Journalism in Dark Times–Anatomy of propaganda and paranoia

Karnataka has been a politically hospitable ground for the BJP in South India. The party has been voted to power twice during the last ten years. Besides grassroots activism, it has meticulously nurtured the media and the media persons in the State which has been helping the party through communal campaign with hate messages, spread of fake news, use of plain lies, half truths and falsehoods. The campaign reached its crescendo during the last one year in the wake of anti-CAA agitation, allegation of Tablighi Markaz in Delhi of spreading the virus and smaller incidents of regional dimension.

The recently released report titled The Wages of Hate: Journalism in Dark Times by the Campaign Against Hate Speech (CAHS) and produced by the Alternative Law Forum, a collective of lawyers, throws light on various dimensions of hate speech and its deleterious impact on the society. The 180-page report is the labour of love of the lawyers who worked for nearly eight months collecting, collating, analysing the ideology and nuances of how the hate speech demonizes certain sections of people, employs fakery and gimmickry, and facilitates conduct of politics with fascist agendas and totalitarian ambitions.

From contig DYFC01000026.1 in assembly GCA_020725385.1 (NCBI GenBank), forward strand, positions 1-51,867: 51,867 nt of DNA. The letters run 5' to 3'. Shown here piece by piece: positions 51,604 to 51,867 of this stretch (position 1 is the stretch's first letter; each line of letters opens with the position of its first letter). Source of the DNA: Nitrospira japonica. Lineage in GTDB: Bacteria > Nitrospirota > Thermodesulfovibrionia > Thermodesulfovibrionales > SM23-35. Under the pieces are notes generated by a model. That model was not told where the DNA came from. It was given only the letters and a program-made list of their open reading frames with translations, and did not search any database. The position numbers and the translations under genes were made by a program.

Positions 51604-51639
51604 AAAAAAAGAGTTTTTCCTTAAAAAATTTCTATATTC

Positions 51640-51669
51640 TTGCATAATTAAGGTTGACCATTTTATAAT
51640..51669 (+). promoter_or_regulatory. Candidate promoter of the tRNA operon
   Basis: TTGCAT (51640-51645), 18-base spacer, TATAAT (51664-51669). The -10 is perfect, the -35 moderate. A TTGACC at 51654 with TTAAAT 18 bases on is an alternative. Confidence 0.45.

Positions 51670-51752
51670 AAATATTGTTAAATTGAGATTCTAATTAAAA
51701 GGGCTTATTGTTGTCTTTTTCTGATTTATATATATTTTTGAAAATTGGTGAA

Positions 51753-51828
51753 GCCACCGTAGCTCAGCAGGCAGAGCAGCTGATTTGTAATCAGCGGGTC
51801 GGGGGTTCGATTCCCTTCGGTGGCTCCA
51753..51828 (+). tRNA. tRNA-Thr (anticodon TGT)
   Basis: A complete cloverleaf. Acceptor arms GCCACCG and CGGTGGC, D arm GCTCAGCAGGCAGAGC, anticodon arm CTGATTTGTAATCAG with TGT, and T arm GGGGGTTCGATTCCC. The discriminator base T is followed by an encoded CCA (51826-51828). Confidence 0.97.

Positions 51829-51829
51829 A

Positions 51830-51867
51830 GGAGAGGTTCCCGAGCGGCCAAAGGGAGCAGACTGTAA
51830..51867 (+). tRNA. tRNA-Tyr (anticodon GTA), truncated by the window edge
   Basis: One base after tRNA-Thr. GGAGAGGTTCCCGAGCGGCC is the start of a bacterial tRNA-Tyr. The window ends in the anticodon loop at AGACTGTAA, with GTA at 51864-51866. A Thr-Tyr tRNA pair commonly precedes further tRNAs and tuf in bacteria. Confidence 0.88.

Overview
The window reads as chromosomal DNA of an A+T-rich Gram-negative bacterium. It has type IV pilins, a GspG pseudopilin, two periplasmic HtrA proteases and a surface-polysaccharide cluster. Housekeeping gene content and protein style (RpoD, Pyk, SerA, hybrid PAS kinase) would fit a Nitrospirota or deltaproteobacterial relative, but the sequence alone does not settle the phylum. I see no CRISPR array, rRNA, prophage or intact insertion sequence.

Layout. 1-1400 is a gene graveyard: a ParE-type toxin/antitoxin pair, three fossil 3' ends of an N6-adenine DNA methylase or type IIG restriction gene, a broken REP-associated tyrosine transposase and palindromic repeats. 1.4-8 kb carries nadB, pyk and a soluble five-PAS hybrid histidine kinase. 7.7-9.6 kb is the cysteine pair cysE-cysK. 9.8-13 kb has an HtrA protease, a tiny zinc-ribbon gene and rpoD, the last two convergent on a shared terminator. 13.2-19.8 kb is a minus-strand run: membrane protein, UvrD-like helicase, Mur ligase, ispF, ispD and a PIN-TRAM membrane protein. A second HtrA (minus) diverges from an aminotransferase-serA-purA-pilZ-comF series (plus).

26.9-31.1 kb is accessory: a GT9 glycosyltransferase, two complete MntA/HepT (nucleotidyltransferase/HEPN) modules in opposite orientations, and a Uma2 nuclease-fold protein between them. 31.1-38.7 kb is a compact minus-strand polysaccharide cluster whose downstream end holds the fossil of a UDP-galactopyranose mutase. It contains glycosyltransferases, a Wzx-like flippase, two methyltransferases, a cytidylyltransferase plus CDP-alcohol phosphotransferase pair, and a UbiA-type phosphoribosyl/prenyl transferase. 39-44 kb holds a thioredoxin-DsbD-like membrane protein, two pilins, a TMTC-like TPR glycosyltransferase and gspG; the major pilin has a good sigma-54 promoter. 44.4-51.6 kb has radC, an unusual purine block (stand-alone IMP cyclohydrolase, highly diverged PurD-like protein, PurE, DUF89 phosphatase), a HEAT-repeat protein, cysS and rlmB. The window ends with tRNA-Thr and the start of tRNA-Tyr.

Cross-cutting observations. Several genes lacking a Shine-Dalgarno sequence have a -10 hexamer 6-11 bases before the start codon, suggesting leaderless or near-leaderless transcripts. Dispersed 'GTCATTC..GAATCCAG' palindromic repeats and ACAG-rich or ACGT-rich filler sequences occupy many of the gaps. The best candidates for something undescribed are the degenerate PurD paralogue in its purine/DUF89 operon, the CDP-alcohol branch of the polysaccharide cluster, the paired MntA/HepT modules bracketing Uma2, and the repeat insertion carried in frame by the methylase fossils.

Tools and strategy

Though the report may have focused only on Karnataka, it is worth reading all across the nation as thousands of communal outfits employ the same strategy and deploy the same tools elsewhere. Barring some issues which may be of import in particular regions, the entire machinery to inject venom through the carefully prepared narrative pursues the same or similar trajectory.

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Muslims as bogeymen

It is plain that Muslims and Christians are chief bogeymen of the communal outfits trying to polarize voters and instigating violence to woo the majority community. Rather than just picking up such issues and incidents with a regional colour, the report goes into defining the hate speech, finds out why and at whose behest the media indulges in the hate speech and what could be outcomes and reprisals for the communities that are targeted.

India is an electoral democracy with freedom of speech and expression. The vast array of media in a diversity of languages makes it difficult for narratives to be shaped in a fashion that can hide truth, get away with gimmickry, and planting of fakes and lies. But with the BJP in the saddle at the Centre, a stage has arrived whereby the major corporate houses monopolizing a variety of media are now vying with each other to colour the news in a way that helps the ruling dispensation to reinforce its political narrative.

What is hate speech

Hate speech is that variety of talk which makes free speech impossible; it challenges the very existence of certain classes of people; its hostile focus is often directed against minorities; and, is against the very idea of inclusiveness and pluralism. Having challenged its existence, it tries to delegitimize the civic freedoms and opportunities to such groups and restrains their full participation in the social, economic and political life, makes their identity doubtful, impedes their path to progress and stigmatizes them beyond imagination.